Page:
Category Archives: Public History

The Government’s Tight Grip

Screen Shot 2018-03-04 at 9.34.43 AMMedia censorship was heavily seen in the war effort. The media could only report on a fraction of what actually happened in the war. Once the U.S entered the war, the government began to tighten its hold over what was said to the public. The U.S needed to make sure it could produce enough soldiers for war, and when the draft came out, some were skeptical if everyone would continue to support. If chosen anyone would have to fight and possibly die in war. In order to counter these many anti-war ideas, media sources were either terminated or forced into changing sides to support the war. People who promoted any anti-war ideas were fined heavy amounts and possibly even arrested.

In Connecticut, people could really see a crackdown in Bridgeport. Bridgeport was one of the U. S’s biggest exporters of war, and keeping those workers in the dark about the horrors of war was something the government worried about. The U.S did not directly come out with the idea of censorship but rather tried to use wordy language to try and confuse people to not quite understand what the Government means. This was because it violated the first amendment and was seen in Suffield, Connecticut by the lack of newspaper articles talking about war, and more specifically what was happening overseas.

Wilson had two major concerns. One being the abrupt change to pro-war might lead to some confusion and anger in the population and by silencing the media. The second reason is if the people were told about what was really happening, Wilson feared the people of America would be angry with him. The response he might have endured from the people could crumble the war effort around him. Wilson was so nervous of a possible revolt, he “prepared a bill authorizing the president to censor the press. (Wilson) himself declared this to be absolutely essential.”(Meyer, Source 1) Wilson had to manipulate the American people to get excited about the war by going as far as staging robberies and damaging property. He then claimed the attacks were from the Germans. It got so intense once the war was underway, a man was sent to prison for calling the war foolish. Things like this happened all throughout the war. Once the war was coming to end Wilson’s administration actually liked the idea of media censorship and the tight hold they had on the American people. Luckily this was stopped by the House of Representatives, and this censorship was lifted. This Censorship on the American people also raise an interesting question, “How much of the information we know today about the war was true?”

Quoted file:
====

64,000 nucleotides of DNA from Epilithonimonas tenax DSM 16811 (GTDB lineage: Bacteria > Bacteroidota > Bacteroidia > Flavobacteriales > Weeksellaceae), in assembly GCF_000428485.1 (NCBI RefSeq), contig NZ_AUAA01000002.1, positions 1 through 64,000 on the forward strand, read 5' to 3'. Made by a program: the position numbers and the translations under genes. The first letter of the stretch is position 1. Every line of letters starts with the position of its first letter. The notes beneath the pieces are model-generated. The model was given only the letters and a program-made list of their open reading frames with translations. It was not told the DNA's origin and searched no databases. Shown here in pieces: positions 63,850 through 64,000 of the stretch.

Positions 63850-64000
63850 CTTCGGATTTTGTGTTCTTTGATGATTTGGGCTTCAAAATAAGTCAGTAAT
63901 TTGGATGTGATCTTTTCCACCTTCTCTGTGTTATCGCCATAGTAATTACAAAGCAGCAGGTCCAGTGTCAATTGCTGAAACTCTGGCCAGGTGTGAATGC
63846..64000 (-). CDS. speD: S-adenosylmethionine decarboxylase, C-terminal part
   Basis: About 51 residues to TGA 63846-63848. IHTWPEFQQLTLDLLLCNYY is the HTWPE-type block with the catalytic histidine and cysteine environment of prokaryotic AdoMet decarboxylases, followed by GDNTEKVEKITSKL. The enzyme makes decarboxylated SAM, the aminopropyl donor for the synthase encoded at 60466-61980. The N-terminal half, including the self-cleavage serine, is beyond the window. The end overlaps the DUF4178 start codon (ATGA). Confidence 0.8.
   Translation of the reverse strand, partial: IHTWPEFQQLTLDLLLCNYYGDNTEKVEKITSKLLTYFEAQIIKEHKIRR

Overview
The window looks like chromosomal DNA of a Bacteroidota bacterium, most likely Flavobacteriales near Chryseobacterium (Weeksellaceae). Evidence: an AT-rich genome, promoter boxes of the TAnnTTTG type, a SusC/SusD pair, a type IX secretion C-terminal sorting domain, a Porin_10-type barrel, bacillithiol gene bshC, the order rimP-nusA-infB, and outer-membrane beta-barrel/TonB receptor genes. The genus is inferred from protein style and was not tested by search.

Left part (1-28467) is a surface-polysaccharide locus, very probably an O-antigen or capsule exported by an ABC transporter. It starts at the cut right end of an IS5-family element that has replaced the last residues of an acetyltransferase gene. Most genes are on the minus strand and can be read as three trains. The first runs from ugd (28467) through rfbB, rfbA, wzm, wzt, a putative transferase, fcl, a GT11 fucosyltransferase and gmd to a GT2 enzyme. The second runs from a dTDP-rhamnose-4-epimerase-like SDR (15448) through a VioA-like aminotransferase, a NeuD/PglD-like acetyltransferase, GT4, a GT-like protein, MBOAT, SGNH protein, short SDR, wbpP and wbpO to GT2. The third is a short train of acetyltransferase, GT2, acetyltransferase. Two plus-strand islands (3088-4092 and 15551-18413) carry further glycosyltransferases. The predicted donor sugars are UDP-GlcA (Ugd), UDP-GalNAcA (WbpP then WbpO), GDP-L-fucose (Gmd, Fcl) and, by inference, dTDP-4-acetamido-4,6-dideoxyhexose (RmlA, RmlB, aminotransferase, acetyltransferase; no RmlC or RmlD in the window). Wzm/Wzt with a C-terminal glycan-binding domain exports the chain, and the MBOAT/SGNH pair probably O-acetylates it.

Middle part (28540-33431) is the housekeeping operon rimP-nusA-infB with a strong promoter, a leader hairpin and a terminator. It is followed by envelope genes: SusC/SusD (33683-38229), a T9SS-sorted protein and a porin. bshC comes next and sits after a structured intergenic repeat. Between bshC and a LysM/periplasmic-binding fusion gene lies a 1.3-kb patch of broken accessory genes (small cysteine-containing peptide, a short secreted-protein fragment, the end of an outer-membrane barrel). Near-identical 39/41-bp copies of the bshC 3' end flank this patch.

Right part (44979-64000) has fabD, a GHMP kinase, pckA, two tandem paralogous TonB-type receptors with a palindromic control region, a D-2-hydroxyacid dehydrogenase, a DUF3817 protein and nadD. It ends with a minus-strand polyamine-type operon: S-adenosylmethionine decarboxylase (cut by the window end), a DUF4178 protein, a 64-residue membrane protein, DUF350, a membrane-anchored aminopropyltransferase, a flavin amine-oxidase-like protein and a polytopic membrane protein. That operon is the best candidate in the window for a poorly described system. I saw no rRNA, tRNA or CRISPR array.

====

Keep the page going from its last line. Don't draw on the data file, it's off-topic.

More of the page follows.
These two images portrayed the Germans as beasts and promoted liberty bonds, which directly helped fund the government’s war effort.



This talked directly about Wilson and his plans to continue to censor the media and keep the firm grip the government had on the people even after war.


This gave some background as to what the censorship was and how harsh it became.


This was more on the shift of the nation and how tight the hold of the government was on the American People.


Suffield In WWI

In WWI Connecticut had many successful people enter the war effort. Specifically, our town of Suffield has four registered soldiers that were in the 102nd regiment. We tweeted @mozactly, a professor who is investigating CT’s involvement in WWI. She replied by sending us information on the people in WWI from Suffield. This was very useful to us and one, in particular, was Harry M, Convery.

Mr. Convery was born on August 20, 1884, in New York. At an early age, he moved to Suffield CT, where he lived the rest of his life. Prior to entering the war, he was single and worked on a farm for the Kullie family. It is not known if Mr. Convery wanted to go to war or not, but once president Wilson implemented the Selective Service Act men between the ages of twenty-one to thirty had to register and possibly be called upon to go fight in the war. This must have a very anxious time for people selected to fight in the war. Most of these people have never held a gun and before they know it they are off to use guns regularly. Going into this blood bath of a war was not easy and these young troops had the right to be nervous.

With all of this preparation toward war, Mr. Convery was soon required to make his draft card and was eventually chosen to take part in the war. We found his draft card that everyone had to fill out before going to war. He was a medium sized man and had blond hair and blue eyes. Once in the war, he was given the rank of private. It is not known exactly what role he played in this war, but we do know that people from our small town served in The Great War. A possible avenue would be to try and find more information on his war efforts. There possibly could have been someone we have not found yet that played a large role in the war. We are assuming that this information is true; however, we can not know for sure. The way I could do this would be to contact the Suffield or Connecticut library and ask if they have any more records. I could also tweet at Professor Gil again or #CTUntold. Maybe they will have some more information on Mr. Convery in war or more names of troops from the war.